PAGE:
Location of the Iga Region
The origin of Iga-Ryū-Ninjutsu can only be understood by taking a closer look at the Iga region. From the beginning, the Iga region belonged to the Ise province, but around the year 680, they were divided into two. Ise has always been one of the most important regions in Japan because it had a long coastline and the Tokaidō street between Edo and Kyōto passed through this region. Iga Province developed into a relatively self-contained region, surrounded by mountains on all sides except the northern side, near the Kōga region in the south of Omi Province. Ninpō culture was developed in these regions. Both regions, the Iga and Kōga regions were located relatively safely, just a little southeast of Kyōto, the capital of Japan, and south of the Tokaidō street. Thus, these regions were very centrally located and played an important role in the history of Japan.
Now, to all these external circumstances, all one needs as an accelerator is General Ikai, a refugee from China with knowledge in strategy and the arts of war, and they had every opportunity for the development of their own independent Ryūha (sect, branch). Both, as a protection for their own existence and as a way to play an active role in the political development of Japan. In passing, it must be mentioned that in Sada (in Iga) there are places called Tojin Iwa (the Chinese Rock) and Karadobuchi (the Door to China’s Deep Water), which still remind us of the connection with China.
Nearby, southeast of Iga in the Yoshino Mountains is the place where the leaders of the shugendō sect lived. And south of Iga, located in the Kumano Mountains, is another sacred place of the shugendō sect. It is very likely that these yamabushi (mountain warriors) exchanged their philosophies and methods with the inhabitants of Iga.
In the Iga-Ryū there were many other Ryū with their own specialties and traditions, but the origin of all Iga-Ryū martial arts is said to go back to Ikai, who fled China to a cave on Mount Takeo. What he brought with him from China was first and foremost the knowledge of koshi jutsu (techniques against muscles and tendons), which he taught to Gamon Doshi (moralist), among many others. Gamon Doshi and his student Garyū Doshi are considered to be the founders of almost all martial arts in the region of Iga.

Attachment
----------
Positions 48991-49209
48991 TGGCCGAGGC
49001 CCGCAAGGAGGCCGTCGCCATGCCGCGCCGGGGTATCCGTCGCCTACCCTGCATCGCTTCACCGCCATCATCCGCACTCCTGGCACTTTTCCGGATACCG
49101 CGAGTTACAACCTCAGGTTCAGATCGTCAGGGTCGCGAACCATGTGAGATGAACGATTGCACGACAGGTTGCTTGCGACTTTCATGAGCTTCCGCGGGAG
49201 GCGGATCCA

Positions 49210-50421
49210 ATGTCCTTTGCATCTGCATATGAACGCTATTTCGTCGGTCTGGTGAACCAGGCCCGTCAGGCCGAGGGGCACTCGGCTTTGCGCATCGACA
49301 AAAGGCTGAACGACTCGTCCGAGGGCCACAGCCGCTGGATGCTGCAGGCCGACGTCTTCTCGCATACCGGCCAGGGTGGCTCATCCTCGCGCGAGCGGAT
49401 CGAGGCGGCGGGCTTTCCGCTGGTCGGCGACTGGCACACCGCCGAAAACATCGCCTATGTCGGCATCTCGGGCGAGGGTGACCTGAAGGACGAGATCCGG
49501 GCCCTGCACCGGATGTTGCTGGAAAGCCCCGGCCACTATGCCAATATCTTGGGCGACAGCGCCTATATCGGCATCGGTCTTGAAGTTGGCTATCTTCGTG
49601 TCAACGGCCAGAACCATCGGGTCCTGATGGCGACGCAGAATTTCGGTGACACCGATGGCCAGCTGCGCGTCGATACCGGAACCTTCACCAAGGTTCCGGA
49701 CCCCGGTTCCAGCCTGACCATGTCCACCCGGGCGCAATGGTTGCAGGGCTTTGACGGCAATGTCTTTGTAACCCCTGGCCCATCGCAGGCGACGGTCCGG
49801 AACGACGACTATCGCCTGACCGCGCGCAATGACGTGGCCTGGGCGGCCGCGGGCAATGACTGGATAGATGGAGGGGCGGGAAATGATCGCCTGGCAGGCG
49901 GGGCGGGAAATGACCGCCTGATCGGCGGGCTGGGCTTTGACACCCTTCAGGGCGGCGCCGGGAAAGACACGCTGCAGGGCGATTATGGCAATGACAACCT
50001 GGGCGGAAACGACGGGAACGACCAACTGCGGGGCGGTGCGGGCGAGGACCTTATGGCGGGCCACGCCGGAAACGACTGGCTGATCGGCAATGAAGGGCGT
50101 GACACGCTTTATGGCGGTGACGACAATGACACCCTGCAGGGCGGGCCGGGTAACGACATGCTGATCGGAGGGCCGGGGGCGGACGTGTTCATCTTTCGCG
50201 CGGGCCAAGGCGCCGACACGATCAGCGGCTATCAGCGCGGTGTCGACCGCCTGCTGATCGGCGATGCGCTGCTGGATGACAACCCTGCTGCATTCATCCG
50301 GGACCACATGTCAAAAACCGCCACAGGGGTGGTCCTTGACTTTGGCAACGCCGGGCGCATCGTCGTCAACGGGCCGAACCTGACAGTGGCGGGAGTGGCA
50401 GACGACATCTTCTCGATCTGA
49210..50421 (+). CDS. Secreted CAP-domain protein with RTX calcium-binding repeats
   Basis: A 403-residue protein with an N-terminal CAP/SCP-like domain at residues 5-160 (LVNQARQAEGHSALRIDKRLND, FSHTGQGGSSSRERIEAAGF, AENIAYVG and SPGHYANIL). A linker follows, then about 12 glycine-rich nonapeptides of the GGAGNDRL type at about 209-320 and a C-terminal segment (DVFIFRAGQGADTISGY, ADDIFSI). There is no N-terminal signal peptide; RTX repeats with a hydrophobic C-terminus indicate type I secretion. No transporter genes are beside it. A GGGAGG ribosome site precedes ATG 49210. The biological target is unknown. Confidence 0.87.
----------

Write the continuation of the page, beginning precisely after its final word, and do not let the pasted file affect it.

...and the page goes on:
But there is a problem with this theory. According to Master Hatsumi and other sources in Bujinkan, Ikai fled China sometime between the years 1040 and 1050. The reasons for his escape were that he had fought with the people of Kitan and Xia against King Jinso (Song Dynasty in China) and was defeated. However, according to the history books, the Kitan and Xia states were still victorious at that time, and only when Emperor Hui Zong allied with Aguda of the Ruzhen between 1123 and 1125 could the Kitan and Xia states be defeated. So either the data of Hatsumi must be reevaluated or a connection between Yo Gyokko and the fall of the Tang Dynasty must be found out and who brought koshi jutsu to Japan.
It may also have been that Yo Gyokko brought koshi jutsu and Ikai brought the knowledge of strategy and Hicho Kakuregata to Japan and from both systems the origin of the martial arts in Iga.
Garyū Doshi introduced the Hakuun-Ryū, a school developed and named by Hakuun Doshi. Hachiryū Nyudo is another name worth mentioning because he probably passed on Garyū’s knowledge to Tozawa Hakuunsai, the first official grandmaster of Gyokko-Ryū. Gyokko-Ryū is considered a koshi jutsu school in most cases, but it is also an official school of ninpō.
Hakuun-Ryū was passed on to Kagakure Doshi (also known as Kain Doshi or Kumogakure Doshi), and it was Kagakure who taught this system to Nishina Daisuke. Daisuke founded the Togakure-Ryū and this, together with the Gyokko-Ryū, is one of the oldest traditions in Iga. Both styles greatly influenced the other schools in Iga.
Hatsumi Masaaki’s book Essence of Ninjutsu mentions Iga Heinabe Yasukiyo, another student of Gamon Doji. Because he was given a piece of land, Iga Hattori Minamoto helped Yoritomo in his fight against the Taira clan. He is said to have built a castle that became the origin of the Iga-Ryū. But Iga Heinabe Yasukiyo is said to have lived in the late 11th century and Minamoto Yoritomo in the late 12th century. Therefore, this story is doubted. On the other hand, Iga Heinabe Yasukiyo seems to be the basis of knowledge that Iga Heinai Saemon no Jo Ienaga, his twelfth generation descendant, used when he founded a school also called Iga-Ryū but later renamed Kumogakure-Ryū ninpō was renamed.